sand cove. notice the muddy snow in the
lower left part of the picture
The waterway that really wants to connect old harbor pond to sands cove also showed fresh (night before) mud and movement of what looked to be at least 3 otters - possibly more, too hard to tell from the mud on snow. Cool trails marking a reliable route the otters take to the ocean. The same rocks at sand cove that have been marked for the last 4 years were marked again. You can’t tell me these otters are not “tooooooo easy” – Flight and Willie – “white men can’t jump”.
|and "there they go", muddy snow telling|
tales of otter passing thru
|closer view of muddy trails|
ends up it was 4 or 5 otters
|how cute are these muddy feet?|
|this otter's "undercarriage" was a bit dirty|
cool tail and back feet prints
A visit to the den turned up more information. Mud in the snow told us that the dens were pretty moist these days. One thing that turned up was that it was actually 5 otters moving from the den area, 4 in the “main house” and a 5th in a “guest cottage” just down the way – maybe 100 feet off. First use I have seen of this “guest cottage”.
|three entryways into the main den|
For VSR regulars, finding evidence of a group of 4 otters in old harbor pond should be no surprise. We (the royal “we”) have been monitoring groups of otters in old harbor and carvers pond for the last few years, believed to be the same group. It had been assumed that this group of otters was a female and young. Here’s a quote from “Elbroch and Rinehart” mammals of north America” –
“Throughout their range the most persistence social unit is a mother and her young, although other social groups are possible”.
These “motherly” relations last 9 months to a year or so. This group has been running for possibly three years at this count. So what’s the big deal?….well… here’s more from “Elbroch and Rinehart”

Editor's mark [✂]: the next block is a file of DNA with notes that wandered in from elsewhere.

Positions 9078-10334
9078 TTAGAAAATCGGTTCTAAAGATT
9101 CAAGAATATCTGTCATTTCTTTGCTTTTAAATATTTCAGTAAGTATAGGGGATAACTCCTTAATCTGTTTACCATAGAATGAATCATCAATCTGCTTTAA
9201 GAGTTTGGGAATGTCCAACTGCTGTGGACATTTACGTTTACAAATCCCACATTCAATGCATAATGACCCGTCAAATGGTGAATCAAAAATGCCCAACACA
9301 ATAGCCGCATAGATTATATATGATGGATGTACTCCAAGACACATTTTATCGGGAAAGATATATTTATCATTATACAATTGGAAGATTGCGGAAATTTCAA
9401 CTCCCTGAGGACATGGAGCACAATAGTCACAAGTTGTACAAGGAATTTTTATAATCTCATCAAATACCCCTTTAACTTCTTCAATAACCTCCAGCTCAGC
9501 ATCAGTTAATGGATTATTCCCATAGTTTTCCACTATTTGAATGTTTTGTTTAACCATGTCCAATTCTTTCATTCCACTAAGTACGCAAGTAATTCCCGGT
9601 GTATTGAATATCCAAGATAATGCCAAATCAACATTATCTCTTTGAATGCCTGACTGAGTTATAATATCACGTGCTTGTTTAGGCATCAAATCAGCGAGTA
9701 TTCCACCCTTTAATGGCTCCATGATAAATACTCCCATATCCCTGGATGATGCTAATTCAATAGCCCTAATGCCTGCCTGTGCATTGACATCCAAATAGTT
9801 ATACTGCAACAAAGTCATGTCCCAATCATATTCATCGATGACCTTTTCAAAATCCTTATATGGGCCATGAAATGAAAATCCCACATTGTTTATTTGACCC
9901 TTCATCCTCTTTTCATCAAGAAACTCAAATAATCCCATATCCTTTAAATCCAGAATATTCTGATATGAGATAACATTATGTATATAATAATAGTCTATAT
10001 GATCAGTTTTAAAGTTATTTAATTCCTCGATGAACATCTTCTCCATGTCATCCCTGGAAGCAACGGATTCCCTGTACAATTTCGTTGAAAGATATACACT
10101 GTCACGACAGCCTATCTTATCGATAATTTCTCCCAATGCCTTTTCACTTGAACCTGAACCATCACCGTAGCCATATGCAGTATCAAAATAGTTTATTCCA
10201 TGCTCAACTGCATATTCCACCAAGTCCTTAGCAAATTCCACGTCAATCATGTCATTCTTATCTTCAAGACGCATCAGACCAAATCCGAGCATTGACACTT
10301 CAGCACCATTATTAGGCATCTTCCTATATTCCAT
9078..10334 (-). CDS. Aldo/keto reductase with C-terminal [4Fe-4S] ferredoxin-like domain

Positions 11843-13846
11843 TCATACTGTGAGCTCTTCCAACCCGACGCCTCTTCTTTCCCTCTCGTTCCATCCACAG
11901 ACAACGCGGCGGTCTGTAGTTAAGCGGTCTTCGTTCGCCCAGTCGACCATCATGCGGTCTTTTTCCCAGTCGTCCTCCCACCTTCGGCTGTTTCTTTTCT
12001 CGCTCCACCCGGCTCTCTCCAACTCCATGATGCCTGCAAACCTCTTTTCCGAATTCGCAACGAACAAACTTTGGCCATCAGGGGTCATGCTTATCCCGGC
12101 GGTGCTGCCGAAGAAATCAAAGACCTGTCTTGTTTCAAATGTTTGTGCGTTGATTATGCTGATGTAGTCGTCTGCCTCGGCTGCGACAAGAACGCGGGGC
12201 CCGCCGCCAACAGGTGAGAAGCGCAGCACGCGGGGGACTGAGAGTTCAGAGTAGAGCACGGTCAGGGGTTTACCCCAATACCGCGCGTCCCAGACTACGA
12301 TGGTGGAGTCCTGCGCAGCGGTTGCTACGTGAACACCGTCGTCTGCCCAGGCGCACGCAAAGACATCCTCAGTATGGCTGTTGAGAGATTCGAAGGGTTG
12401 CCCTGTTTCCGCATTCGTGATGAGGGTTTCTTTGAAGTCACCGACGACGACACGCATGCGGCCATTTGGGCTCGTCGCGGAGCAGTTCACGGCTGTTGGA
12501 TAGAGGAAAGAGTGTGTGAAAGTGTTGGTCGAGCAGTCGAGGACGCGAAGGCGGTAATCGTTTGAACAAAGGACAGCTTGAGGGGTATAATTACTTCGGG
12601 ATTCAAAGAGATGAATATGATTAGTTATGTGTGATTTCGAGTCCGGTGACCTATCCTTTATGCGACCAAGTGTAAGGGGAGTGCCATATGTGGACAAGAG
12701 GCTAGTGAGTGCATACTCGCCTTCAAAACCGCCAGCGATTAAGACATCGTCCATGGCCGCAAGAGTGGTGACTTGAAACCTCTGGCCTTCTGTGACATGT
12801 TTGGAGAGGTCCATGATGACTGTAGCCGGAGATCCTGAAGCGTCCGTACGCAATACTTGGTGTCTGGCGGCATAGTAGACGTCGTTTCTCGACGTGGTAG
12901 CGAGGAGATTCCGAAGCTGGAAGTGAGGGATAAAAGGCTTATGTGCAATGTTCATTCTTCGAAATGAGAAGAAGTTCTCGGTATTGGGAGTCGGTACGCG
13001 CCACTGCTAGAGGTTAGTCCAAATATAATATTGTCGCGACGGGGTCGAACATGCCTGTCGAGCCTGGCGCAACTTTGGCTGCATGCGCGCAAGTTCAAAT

“In coastal Alaska male otters in particular are highly social, with most forming groups and only a few remaining solitary. There groups can be quite large and last for multiple years and they appear to improve otter feeding opportunities rather than provide protection from predators. I northern California male foraging groups along the coast consisted of 6 to 8 males that stayed together year-round. They hunted together, shared food and dens, and played with and groomed each other”.
|otters are our favorites, but we don't play favorites|
Alright – so we are not in coastal Alaska or California, but you get the idea – “the gang of four” might be a “gang of dudes”. The main den might be a “man cave”. We lost track of them last winter, but a den located between mack’s pond and cedar pond showed evidence of use last winter (200+ spraints found in last spring at the den).
Anyway, the coolest thing about otters being easy is that it’s only to a certain extent. We will never know what the genders the members of the “gang of four” are “aligned with”, and how could we? Otter sign is reliable, but only so much information is really shared. Get ready for lots more pictures of otter poop! Tis the season!
|great corms - this one is for john|
Ferry Rides - We were spoiled in early November with the impressive numbers of birds seen along the ferry ride. As of late I have been on some pretty tame rides - tame bird wise I mean, with early November in mind especially.
I have made several trips and I have some lists, but lists are boring. Not exciting. Highlights from the ferry rides – (11/25) – Horned Grebe, Black-legged Kittiwake, 6 Great Cormorants, 40 Buffleheads, 7 bald eagles…..(11/18) small number of Bonaparte’s gulls, northern gannet, black scoter, surf scoter, bufflehead, surf scoter, old tails….have not seen a razorbill yet, might need to ride the ferry more.
|lego brownies are fun to eat|
Once again the VSR staff will be on the 7am ferry 12/20 to Rockland if anyone is interested in doing some from the ferry.
|sir fangar's saber-tooth walker|
hard to get cooler than that!
|apparently star wars is still going on|
and what would a December VSR be without mentioning the birthday boy - Leif turned 6 on Dec. 3rd to a rockin' dance party/lego party.
see you out there!